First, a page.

Resource:How To Host A Hackathon Based on Community Needs

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Hackathons are a great way to encourage students of all majors to work together and innovate. This wiki describes how to analyze your campus environment and create a hackathon tailored to your fit your school’s unique needs. The tips listed below describe how to seek out sponsors, find space for your event, and advertise to ensure as many students are informed as possible.

Identifying needs in the community

Hackathons can revolve around a single topic or platform. One way to begin to think of your hackathon subject is to analyze your campus or city. Does your school specialize in technology? What is your city’s main export? By starting with a familiar topic, an entry point is created for students to come and hypothesize about factors that influence their daily lives. Something to remember is not to make the topic too specific at risk of isolating potential participants.

Something to consider when planning your hackathon is the audience. Are you only including students? Outside members of the community? Both have their advantages, but if the hackathon is based around a certain tech platform taught in a university, it might be a good idea to limit it to students or else some outside participants might be unprepared.

Finally, when planning a theme, you must make sure your topic is versatile enough to challenge students and inspire a variety of ideas. For example, instead of instructing students to prototype a smart water filter, encourage them to evaluate the idea of clean water in general—not just filters, but also methods of storage, transport, etc.


Finding a space

The first step in finding an appropriate space for your hackathon is estimating the number of people you will have participating. An incentive for early preregistration will help get people committed to your event and help you plan your space needs.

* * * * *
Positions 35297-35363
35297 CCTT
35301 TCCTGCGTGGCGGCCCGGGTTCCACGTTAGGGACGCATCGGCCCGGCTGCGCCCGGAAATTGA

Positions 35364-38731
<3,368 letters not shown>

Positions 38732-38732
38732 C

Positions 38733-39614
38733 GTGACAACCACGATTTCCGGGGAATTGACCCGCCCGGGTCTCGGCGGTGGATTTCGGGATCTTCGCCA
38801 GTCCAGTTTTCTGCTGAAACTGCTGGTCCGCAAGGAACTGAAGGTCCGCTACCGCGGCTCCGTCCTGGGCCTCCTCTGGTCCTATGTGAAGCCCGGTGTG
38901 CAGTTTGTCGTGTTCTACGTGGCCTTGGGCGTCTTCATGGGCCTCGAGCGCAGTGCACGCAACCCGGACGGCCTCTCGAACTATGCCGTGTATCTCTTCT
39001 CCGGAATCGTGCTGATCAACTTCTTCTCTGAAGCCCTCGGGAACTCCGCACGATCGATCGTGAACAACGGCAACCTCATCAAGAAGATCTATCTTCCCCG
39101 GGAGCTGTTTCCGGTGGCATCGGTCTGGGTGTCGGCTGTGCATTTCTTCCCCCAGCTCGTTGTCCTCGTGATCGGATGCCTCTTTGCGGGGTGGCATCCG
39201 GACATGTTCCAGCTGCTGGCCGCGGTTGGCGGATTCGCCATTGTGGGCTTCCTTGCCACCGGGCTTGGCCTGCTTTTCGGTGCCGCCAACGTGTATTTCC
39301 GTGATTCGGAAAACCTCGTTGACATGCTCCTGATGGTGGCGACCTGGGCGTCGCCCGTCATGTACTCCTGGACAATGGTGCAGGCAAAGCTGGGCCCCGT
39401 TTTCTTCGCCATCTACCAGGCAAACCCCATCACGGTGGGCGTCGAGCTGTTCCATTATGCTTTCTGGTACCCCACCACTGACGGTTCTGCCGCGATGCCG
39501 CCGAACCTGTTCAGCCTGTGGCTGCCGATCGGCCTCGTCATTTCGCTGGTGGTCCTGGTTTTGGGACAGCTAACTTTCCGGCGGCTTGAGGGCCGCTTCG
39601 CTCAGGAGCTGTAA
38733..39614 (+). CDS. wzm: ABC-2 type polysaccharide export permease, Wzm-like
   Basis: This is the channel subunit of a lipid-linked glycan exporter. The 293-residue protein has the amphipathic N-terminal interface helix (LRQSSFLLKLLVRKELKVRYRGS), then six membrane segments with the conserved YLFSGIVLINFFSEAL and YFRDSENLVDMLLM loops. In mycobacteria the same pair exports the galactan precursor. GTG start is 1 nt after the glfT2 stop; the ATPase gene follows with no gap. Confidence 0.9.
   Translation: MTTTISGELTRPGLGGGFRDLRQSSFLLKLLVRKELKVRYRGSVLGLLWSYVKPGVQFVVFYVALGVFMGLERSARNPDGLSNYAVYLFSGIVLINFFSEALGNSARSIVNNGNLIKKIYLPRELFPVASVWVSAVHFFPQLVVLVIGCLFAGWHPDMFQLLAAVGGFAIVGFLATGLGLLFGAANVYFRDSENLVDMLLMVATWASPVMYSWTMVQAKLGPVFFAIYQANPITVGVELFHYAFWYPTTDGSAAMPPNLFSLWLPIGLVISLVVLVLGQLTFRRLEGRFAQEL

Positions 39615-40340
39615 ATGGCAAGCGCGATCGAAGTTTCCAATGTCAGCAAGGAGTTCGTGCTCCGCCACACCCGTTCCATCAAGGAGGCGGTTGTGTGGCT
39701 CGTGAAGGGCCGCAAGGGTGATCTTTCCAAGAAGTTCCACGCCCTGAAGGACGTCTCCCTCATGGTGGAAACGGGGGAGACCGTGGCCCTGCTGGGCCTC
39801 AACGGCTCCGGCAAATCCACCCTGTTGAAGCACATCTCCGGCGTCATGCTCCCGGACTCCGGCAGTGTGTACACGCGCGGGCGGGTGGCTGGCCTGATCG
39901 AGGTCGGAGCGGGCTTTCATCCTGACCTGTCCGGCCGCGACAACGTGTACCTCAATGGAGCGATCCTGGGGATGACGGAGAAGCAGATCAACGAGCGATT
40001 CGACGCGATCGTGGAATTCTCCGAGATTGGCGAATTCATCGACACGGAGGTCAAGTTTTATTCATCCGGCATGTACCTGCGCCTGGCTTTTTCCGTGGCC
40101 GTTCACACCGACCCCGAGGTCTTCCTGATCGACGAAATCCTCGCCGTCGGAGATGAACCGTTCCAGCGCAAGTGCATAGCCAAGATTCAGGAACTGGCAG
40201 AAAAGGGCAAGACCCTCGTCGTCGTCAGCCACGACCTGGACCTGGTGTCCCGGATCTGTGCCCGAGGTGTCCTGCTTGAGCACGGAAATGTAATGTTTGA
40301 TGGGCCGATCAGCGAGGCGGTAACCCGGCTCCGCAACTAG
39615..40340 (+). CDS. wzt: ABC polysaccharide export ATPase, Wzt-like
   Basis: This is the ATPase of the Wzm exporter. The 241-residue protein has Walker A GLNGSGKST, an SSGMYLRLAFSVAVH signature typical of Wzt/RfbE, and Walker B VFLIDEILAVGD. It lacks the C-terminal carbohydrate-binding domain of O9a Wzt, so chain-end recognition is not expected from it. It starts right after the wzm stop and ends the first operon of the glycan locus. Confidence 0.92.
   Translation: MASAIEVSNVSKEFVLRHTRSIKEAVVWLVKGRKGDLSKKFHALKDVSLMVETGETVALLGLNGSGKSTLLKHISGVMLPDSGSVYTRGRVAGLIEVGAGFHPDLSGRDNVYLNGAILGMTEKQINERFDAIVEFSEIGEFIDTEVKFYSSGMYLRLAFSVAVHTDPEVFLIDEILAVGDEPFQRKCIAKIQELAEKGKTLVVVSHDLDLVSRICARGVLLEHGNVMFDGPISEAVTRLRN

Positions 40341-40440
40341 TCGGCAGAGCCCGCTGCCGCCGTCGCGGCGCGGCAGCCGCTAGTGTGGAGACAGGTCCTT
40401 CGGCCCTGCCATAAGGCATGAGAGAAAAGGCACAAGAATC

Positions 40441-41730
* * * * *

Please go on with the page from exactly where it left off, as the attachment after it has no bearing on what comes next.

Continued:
The ideal space is somewhere very open with enough room to spread out between teams. Ideally, small breakout conference rooms will be nearby to give teams privacy, because it is, after all, a competition and teams will want to keep secrets. A large presentation room or banquet hall type space with widely separate tables would be ideal in lieu of many small study rooms and an open space such as found in a library.


Picking the materials will vary depending on your budget, theme, and what your goal for the hack-a-thon is. Here are some essentials:

-Laptops/desktops (Your Hack-a-thoners can bring there own if they have one) -A dependable internet source that can handle a lot of users -Food (either snacks or meals depending on your budget) -Tables, Chairs, Whiteboards -Stickynotes, Decorations (optional...), Etc...

Come up with a game plan and a materials list before hand. It would be have an estimate for how many people might could show up. Don't find yourself in a situation where you are undersupplied, or missing essential materials.  Better to have extra than not enough.</span></span></span></span> ==